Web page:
Every since Smitten Kitchen’s latest flatbread recipe appeared in my feed reader, I’ve been obsessed. It’s like an addiction in the worst way. You never know when the craving is going to strike and you start wondering how much flatbread one person can eat before they need to admit they have a problem.
The worst part is, you can get your fix within minutes. The dough comes together easily with no appliances needed. Once it’s rolled out, it bakes for 5 minutes, you add cheese (cheese!) and then let it get crispy for another 4 minutes. At most, you’re eating warm, honey-ed, salty flatbread within 15 minutes of even thinking about it. Do you know how dangerous that is?
For once, I started with the original recipe – AP flour, olive oil, honey, sea salt, and thyme. I followed the directions, thinking the whole thing was way too easy, and then I was hooked.
Okay – I deviated slightly: I didn’t have Mahon cheese or Romano or any other firm cheese to grate. So, I used this semi-firm Spanish cheese that was slightly nutty and it worked out just fine.
I may have placed a clump of the grated cheese directly into my mouth.
You mix the dough in a bowl and then knead it on your counter until it’s smooth and pliable. One recipe makes 4 flatbreads. You may be tempted to make a double batch, but unless you’re doing this for company, I can assure you that one batch is going to be more than enough. I found that rolling the dough onto parchment paper is the best method (duh – that’s what the recipe says to do!) I tried rolling it on my Silpat, but the dough wouldn’t stay stretched out and thin. It seems to stick to the parchment paper perfectly, allowing you to roll it out as thin as possible and not worrying about it shrinking back down.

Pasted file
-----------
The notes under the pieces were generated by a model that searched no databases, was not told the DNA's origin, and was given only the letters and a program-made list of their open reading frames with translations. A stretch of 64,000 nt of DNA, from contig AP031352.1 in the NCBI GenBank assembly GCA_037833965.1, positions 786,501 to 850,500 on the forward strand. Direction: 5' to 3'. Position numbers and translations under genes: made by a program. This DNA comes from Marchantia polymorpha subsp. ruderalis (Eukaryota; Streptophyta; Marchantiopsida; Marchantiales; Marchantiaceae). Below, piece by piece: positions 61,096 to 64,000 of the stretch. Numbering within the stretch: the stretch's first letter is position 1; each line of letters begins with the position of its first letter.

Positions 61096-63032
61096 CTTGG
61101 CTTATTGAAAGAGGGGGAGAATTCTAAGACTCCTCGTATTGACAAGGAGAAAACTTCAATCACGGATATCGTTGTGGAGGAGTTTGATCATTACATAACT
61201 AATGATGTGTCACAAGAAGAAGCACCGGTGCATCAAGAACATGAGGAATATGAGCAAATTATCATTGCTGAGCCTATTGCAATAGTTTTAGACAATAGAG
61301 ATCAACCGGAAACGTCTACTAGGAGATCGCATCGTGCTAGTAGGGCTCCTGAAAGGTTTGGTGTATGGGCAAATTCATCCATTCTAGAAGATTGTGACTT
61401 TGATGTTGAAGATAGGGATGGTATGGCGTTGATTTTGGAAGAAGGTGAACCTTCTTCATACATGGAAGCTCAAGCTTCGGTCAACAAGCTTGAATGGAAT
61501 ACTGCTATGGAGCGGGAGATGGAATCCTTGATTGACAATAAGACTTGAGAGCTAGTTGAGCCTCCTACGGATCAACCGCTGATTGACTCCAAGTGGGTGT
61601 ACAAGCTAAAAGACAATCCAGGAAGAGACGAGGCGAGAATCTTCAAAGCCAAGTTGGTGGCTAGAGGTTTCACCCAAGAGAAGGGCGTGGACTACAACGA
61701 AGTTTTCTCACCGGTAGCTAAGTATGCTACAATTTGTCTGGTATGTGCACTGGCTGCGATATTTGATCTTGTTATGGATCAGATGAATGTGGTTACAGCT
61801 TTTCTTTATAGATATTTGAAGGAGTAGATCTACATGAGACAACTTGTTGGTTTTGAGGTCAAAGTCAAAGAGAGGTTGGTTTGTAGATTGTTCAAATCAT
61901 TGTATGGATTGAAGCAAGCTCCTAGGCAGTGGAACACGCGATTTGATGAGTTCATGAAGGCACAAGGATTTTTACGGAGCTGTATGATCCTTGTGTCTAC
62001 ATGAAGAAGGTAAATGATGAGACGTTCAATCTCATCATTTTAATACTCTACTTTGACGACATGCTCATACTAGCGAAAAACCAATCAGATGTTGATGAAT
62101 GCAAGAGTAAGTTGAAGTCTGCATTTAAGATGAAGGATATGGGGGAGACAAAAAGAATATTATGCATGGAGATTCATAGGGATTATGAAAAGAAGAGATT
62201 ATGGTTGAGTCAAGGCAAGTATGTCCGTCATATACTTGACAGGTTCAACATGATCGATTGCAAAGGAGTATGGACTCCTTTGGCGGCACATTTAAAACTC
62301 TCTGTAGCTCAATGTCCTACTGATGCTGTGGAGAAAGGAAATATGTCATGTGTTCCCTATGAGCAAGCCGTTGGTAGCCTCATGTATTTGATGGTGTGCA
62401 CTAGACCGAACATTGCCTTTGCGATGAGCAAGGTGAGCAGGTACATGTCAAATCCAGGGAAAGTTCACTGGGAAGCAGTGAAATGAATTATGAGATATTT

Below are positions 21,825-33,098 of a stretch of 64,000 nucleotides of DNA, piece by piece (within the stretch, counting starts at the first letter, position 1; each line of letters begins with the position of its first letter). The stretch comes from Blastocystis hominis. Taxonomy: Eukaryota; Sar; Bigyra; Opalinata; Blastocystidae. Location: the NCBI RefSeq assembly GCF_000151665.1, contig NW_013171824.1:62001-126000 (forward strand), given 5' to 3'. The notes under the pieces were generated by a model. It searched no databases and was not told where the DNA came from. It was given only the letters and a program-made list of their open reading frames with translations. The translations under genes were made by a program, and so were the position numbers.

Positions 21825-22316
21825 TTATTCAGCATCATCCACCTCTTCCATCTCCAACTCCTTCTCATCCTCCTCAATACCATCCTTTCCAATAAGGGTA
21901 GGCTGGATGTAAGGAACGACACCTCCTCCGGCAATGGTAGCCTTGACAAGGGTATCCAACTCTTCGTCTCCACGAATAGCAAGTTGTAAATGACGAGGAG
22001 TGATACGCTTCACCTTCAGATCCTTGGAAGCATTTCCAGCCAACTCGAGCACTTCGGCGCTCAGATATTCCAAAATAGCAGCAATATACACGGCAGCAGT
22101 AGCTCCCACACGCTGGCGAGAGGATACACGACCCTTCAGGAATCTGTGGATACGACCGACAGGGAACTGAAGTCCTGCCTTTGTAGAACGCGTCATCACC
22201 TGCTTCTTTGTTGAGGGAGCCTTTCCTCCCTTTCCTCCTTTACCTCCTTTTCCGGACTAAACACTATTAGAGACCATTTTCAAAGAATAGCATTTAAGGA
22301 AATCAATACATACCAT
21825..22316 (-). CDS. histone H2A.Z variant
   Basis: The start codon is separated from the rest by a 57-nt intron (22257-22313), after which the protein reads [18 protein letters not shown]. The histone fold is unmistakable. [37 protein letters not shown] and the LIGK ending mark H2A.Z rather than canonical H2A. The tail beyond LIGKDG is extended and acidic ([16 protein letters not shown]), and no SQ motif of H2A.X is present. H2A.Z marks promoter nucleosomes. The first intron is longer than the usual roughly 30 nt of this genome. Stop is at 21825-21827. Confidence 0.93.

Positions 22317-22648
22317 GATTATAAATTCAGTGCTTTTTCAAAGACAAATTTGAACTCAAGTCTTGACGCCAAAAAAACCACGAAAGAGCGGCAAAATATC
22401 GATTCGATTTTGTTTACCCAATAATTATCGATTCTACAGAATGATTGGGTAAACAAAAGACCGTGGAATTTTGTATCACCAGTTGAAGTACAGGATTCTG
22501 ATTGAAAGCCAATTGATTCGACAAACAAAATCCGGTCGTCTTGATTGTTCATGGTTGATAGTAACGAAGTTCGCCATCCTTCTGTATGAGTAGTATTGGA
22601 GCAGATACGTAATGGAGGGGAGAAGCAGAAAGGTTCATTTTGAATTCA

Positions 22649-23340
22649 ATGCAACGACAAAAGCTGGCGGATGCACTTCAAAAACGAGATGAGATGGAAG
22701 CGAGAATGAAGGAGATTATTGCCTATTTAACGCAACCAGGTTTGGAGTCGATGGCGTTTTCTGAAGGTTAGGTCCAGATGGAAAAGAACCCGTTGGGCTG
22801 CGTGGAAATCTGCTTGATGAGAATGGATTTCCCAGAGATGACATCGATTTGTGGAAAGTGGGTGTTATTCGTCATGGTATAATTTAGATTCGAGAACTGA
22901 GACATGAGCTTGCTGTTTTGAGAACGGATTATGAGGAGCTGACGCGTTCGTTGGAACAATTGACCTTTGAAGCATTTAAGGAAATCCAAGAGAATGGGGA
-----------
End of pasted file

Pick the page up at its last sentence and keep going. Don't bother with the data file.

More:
I don’t have a baking stone, but I’ve used the back of a baking sheet placed in the oven, a cast iron griddle, and just sliding the parchment paper directly onto the oven rack. For me, it’s all worked just fine.
Yeah, it’s not as artfully styled as Smitten Kitchen’s, and this one’s missing the flecks of green from the thyme, but it does have the honey and sea salt. And the cheese. It was also the first one out of the oven and the only one photographed. When it’s warm, it’s a crispy flatbread with a slight chew and almost flaky. Your fingers get a little sticky from the honey dripping off and there’s a salty crunch with every bite. The thyme is subtle and herbal and also goes well with crumbled goat cheese. Once I had a taste of this, the camera was forgotten for the rest of the night. I may have eaten three of these all by myself before Travis even got home.
I may or may not have considered shoving the last one in my mouth when I heard his car pull up and pretending they never existed. Don’t worry – I ended up sharing and he loved them as well.
Since that first attempt, I’ve made them with honey and sea salt; honey, goat cheese and sea salt; with cheese and without; even with half whole wheat flour. I’ve even mixed the cheese right into the dough to make things easier. They’ve all been delicious.
Then, I found myself with ricotta, an abundance of basil, and some tiny Roma tomatoes. I didn’t want to wait for pizza dough to rise, so I whipped up some flatbread. It’s not like a thin-crust pizza; the flatbread lacks that pizza crust chew, but it is easy and fast and equally delicious.
With the last piece of dough, I spread some caramel sauce over the thin dough and scattered blueberries on top (that’s the picture up top). Dinner and dessert, all in one go.
I have to warn you, though. Because it’s such a quick snack to make, you might think you’re going to make some as a pre-dinner snack, something to tide you over until dinner is ready. I feel obligated to tell you that isn’t going to happen. You will end up eating the flatbreads as they come out of the oven and then you won’t even want dinner anymore. So, I say: don’t worry about it. Make these flatbreads and just accept that it’ll be the easiest dinner you’ve enjoyed in a long time.